My 8- and 10-year-old nephews visiting from the Big City had never been to a county fair. Maybe in their rich county in their rich state, they didn't have them.
What would a county fair would look like in their well-to-do suburban part of the country? All the carnies probably wear khaki slacks and have degrees in child psychology, while ours all look like they're sex offenders hiding from their parole officers. You don't have to go into a tent to see the tattooed man; he's running the Whack-a-Mole booth and seems quite disappointed that the marks, I mean the customers, don't get to whack real moles. In the leafy suburbs, fairgoers may actually win some of the large stuffed animals at the ring-toss wagon. At a real county fair, no one ever wins.
And the rides! The nephews had never seen such rides. Apparently Disney World and Six Flags don't have rusty, old, shaky contraptions that look as if the peeling paint is the only thing holding them together. They didn't seem to notice any difference between Disney's ultra-modern Space Mountain and the aging, battered, used-looking king of our midway, the Scream-a-Thon. I looked around to see if there was a sign on it that said, "Guaranteed to make you vomit or your money back!"
No doubt the county fair ride inspector gave the Scream-a-Thon a thorough going-over before it was approved to be operated by the finest temp worker minimum wage could buy. It probably takes years and years of training, as well as passing a tough test, to earn a license to run something like this. Then I remembered that we voted to cut things like ride inspectors in last year's election to lower property taxes.
Well, if an 8-year-old can ride it, how bad can it be? I'll get on with him. What a baby ride, I thought, not very fast but a little bit jerky. By the time I realized it had just been loading other suckers, it really started to spin. The centrifugal force was trying to rip the pacemaker right out of my chest. As our cage violently spun around, we went from queasy weightlessness to queasy multi-G forces in milliseconds. My lunch was screaming, "What's the matter with you? What were you thinking?!" A week later and I'm still queasy, but the 8- and 10-year-old went on to do all the other the rides. Twice.
Then they asked me, "What's a Demolition Derby?"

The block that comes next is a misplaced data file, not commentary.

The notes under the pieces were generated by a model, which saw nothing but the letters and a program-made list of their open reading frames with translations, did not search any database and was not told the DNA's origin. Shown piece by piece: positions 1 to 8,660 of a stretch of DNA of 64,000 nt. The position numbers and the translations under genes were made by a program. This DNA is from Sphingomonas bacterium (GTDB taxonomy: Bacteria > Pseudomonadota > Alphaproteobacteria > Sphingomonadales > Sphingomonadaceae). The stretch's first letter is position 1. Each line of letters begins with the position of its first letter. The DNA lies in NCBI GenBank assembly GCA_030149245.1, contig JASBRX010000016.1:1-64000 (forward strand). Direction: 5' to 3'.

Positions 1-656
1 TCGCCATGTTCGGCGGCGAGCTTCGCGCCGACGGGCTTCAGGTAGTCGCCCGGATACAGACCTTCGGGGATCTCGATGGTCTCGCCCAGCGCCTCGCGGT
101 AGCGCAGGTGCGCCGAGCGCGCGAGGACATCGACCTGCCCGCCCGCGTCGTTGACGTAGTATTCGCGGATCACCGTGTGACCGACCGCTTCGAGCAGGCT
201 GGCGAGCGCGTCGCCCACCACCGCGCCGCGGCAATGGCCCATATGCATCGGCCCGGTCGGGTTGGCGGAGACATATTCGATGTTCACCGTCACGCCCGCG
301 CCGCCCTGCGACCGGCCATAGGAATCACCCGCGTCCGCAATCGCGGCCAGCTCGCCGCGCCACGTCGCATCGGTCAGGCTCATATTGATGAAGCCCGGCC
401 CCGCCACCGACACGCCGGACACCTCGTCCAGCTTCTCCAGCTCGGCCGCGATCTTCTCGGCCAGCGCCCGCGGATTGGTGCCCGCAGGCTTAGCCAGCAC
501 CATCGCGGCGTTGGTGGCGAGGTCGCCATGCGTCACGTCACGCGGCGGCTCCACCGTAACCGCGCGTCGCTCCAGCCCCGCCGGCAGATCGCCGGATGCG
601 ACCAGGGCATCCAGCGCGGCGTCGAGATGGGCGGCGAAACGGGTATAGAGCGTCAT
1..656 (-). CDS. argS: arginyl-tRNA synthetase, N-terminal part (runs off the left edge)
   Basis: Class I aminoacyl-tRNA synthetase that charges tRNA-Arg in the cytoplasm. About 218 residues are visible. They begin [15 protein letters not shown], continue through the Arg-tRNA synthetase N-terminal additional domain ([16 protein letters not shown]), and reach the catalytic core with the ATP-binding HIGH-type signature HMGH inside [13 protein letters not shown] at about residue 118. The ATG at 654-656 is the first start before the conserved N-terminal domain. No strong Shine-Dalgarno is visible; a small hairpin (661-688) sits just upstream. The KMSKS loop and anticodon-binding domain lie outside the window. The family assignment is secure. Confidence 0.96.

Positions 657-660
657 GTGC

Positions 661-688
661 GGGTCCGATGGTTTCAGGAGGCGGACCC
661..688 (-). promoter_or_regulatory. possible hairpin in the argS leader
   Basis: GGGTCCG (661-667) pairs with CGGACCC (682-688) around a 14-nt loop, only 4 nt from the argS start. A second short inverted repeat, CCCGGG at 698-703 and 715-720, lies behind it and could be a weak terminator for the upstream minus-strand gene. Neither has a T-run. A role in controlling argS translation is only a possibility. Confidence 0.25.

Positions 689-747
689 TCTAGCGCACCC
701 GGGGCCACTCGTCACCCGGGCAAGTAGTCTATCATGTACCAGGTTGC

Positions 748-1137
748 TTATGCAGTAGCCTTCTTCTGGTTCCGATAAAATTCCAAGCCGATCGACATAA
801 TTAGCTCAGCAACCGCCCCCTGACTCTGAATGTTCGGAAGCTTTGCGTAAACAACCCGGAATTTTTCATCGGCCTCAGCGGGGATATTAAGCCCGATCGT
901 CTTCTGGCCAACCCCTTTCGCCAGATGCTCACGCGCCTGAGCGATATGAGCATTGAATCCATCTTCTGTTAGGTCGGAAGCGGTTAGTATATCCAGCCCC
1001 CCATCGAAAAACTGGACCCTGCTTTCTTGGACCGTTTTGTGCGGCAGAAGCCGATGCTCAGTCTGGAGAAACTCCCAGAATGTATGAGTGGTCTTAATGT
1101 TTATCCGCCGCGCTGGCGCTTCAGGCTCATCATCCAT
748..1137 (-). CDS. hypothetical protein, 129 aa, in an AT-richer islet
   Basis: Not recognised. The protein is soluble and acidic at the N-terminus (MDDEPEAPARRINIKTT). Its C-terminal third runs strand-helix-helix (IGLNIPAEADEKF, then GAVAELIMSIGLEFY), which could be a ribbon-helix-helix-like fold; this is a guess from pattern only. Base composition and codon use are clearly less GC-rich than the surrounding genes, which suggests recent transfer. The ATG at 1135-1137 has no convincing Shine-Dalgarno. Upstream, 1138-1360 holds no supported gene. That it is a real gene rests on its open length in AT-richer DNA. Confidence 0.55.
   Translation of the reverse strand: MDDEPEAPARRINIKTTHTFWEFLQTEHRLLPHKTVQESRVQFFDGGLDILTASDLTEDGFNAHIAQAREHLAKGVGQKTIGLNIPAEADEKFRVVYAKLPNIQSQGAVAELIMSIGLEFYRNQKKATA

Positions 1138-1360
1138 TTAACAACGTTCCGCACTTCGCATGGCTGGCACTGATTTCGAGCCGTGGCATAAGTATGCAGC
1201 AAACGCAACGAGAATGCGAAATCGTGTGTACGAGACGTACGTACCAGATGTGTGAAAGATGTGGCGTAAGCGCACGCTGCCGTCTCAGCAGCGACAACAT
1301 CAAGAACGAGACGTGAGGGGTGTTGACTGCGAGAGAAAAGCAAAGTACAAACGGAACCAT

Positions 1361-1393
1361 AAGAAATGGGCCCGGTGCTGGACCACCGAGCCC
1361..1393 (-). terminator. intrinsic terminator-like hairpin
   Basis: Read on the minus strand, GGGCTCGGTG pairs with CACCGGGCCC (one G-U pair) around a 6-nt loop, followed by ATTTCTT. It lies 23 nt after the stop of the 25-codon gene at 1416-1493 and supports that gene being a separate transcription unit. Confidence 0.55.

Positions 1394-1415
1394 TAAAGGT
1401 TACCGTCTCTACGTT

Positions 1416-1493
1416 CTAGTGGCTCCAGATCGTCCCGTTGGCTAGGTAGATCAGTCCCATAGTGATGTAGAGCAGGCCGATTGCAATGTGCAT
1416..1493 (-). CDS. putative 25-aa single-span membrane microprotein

"Oh, you don't want to see that," I told them, steering them away from the grandstand and towards Fried Dough Alley. I carefully explained to them how noisy and smoky and crowded and dangerous it is to watch guys crash cars into each other as fast and as hard as they could. "Half the time the cars burst into flames and the firemen run to put them out," I said. The more I told them how violent and life-threatening it was, the more they wanted to go. They insisted that if they didn't see the Demolition Derby they would surely curl up and die, that their lives would never be worth living, that they would never live up to their potential and would probably end up going to a state school instead of Harvard.
"But first," I said, "We have to get something to eat. Your parents will kill me if I don't feed you." When the healthiest thing at the fair is a deep-fat-fried avocado, there's not much point in trying to eat healthy. The kids went for the donut sundae. Now I'm thinking, maybe their parents will kill me because I fed them. "Aren't you afraid that will spoil your dessert?" I asked, but no one answered.
The Demolition Derby was everything I told them it would be and worse. After half an hour of solid engine noise and the crunch of metal on metal, I was longing for the peace and quiet of the Scream-a-Thon.
On the drive home, through their yawns, they both pledged to become derby drivers instead of hedge fund managers, no matter what their parents thought.
Contact Jim Mullen at JimMullenBooks.com.